Former prisoner at CIA black sites is first person to describe torture there in open court
In this family photo, Majid Khan is seen in 1999 during his senior year in high school in Maryland. Photo from the Khan family and the Center for Constitutional Rights via the Associated Press.
An Al-Qaida courier testified Thursday about beatings, waterboarding and other abuses that he endured at former CIA black sites for three years beginning in 2003.
The testimony by Majid Khan was the first by a former black site prisoner in open court, the New York Times reports. The Guantanamo detainee testified before a military jury that will deliberate on his official sentence following his February 2012 guilty plea to terrorism-related charges.
The guilty plea included a charge of murder in violation of war for delivering $50,000 to an al-Qaida affiliate, which used the money to bomb a hotel. Khan also admitted wearing a suicide vest in a failed attempt to assassinate the president of Pakistan.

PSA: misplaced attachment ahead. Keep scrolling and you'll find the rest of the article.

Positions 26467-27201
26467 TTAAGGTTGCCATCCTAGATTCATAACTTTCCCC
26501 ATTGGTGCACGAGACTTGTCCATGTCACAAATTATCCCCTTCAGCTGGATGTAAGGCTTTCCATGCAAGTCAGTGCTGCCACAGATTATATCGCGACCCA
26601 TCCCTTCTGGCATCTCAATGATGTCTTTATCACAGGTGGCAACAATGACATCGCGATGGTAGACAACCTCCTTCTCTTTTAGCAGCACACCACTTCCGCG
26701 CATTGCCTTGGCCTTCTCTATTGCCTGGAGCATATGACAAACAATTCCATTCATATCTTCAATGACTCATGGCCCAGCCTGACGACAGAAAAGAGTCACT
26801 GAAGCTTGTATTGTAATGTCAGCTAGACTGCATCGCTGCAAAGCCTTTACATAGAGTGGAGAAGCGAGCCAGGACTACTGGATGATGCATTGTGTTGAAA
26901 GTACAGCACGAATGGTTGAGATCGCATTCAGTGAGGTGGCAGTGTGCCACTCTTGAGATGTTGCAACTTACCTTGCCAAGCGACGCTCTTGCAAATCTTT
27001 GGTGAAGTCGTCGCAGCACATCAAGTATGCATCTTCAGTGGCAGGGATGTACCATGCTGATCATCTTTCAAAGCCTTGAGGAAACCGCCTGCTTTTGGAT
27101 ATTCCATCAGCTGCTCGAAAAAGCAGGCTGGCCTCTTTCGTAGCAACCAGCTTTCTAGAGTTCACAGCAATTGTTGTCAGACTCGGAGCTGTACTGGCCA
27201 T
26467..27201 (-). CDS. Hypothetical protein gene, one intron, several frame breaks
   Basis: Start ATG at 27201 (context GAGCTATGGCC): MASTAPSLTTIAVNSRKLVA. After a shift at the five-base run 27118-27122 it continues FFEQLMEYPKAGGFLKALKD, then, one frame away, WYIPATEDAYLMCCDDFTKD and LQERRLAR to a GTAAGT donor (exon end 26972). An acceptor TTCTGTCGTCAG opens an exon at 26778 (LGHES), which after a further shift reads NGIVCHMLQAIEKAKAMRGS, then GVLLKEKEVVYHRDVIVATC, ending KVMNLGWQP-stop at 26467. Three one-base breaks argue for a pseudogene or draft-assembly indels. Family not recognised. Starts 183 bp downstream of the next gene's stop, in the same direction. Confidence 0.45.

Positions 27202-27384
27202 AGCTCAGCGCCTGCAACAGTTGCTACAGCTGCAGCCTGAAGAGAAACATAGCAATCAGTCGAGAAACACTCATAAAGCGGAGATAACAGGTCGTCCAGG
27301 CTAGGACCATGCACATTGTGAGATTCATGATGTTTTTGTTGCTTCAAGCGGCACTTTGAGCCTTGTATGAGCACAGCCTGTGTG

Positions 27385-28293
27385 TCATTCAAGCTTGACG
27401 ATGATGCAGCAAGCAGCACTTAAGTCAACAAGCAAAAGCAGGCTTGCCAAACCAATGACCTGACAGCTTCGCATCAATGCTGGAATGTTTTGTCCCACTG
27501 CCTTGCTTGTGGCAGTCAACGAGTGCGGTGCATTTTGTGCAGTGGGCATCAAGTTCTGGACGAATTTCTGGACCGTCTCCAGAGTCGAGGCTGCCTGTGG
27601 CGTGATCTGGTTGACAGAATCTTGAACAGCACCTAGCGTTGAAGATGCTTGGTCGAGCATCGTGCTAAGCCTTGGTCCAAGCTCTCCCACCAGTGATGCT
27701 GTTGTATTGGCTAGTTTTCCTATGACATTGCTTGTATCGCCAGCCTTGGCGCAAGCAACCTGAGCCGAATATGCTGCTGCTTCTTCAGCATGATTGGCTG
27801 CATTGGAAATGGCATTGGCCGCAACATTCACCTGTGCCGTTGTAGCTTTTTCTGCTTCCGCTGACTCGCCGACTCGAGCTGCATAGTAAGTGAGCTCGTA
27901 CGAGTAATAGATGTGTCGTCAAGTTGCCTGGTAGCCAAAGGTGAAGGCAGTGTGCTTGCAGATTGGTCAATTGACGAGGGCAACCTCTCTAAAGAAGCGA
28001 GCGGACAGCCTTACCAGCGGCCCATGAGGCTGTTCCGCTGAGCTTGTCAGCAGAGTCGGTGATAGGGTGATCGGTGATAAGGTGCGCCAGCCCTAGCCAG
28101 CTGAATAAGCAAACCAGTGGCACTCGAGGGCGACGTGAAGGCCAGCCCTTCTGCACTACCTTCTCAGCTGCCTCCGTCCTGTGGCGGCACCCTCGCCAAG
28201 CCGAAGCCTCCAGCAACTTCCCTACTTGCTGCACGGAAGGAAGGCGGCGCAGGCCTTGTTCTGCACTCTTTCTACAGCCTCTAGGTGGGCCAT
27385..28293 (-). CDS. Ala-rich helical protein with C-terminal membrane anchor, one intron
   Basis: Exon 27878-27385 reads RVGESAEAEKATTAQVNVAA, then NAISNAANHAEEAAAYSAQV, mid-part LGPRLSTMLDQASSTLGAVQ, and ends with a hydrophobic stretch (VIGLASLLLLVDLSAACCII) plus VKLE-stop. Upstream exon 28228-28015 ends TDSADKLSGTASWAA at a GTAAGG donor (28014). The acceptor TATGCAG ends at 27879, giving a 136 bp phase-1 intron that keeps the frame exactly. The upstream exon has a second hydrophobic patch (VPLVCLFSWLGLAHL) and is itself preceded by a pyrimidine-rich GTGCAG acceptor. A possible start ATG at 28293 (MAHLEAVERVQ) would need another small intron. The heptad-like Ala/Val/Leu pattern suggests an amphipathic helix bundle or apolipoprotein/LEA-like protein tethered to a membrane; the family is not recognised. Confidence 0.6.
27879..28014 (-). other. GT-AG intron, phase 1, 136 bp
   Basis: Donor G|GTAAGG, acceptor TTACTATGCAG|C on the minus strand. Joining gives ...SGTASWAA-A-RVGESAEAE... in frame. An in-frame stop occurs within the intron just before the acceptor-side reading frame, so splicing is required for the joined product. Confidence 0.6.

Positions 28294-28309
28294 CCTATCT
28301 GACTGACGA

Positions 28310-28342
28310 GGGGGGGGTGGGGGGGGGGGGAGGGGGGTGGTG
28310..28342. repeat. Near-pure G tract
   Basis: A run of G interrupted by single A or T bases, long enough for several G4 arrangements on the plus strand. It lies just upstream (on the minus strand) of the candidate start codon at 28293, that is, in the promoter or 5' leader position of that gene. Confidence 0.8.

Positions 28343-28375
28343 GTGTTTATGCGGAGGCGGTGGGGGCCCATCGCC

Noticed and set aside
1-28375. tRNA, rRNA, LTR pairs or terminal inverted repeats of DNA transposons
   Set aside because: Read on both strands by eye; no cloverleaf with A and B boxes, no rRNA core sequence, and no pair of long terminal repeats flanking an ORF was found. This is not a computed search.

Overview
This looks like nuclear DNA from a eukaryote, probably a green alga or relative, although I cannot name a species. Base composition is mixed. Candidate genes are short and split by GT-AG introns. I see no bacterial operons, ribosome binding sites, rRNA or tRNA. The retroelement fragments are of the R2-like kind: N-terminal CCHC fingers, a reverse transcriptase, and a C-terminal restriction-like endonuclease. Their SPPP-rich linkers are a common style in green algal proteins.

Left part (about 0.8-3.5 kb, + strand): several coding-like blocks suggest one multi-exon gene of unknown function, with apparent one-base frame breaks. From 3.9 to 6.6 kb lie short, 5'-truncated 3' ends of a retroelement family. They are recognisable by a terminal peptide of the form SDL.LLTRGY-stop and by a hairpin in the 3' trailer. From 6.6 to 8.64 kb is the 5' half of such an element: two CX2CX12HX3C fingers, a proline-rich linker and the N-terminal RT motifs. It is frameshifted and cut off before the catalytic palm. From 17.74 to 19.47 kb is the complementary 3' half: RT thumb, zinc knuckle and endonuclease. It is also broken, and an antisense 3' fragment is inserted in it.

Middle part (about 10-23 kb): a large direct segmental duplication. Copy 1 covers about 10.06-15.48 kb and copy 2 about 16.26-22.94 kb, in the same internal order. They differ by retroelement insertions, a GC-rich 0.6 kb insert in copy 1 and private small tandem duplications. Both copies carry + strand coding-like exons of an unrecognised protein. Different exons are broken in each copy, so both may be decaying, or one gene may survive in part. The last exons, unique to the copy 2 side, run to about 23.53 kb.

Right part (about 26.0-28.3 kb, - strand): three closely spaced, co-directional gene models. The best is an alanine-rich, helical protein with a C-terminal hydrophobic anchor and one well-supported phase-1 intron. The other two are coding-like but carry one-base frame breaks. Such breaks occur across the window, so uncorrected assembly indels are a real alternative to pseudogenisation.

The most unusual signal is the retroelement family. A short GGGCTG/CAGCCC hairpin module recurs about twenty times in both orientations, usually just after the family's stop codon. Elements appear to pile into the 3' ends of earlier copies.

Khan is a Pakistani citizen who graduated from high school in Maryland, according to prior coverage from the New York Times. Under a cooperation deal with the United States, he will be released no later than February 2025. The sentencing hearing is nonetheless a military commission requirement.
Khan said he was beaten while nude, chained in a way that made it impossible to sleep, held down in icy cold water to the point of nearly drowning, waterboarded and kept in darkness, according to the New York Times.
When he refused an order to drink, the CIA pumped water up his rectum with a garden hose, he said. When he refused to eat, a feeding tube was inserted that he would try to bite off. In one instance, a plunger was used to try to force food into his stomach.
Khan said he rejected the al-Qaida and terrorism while in custody.
“To those who tortured me, I forgive you,” Khan said. “I hope in the day of judgment that Allah will do the same for you and for me. I ask forgiveness from those whom I have wronged and I have hurt.”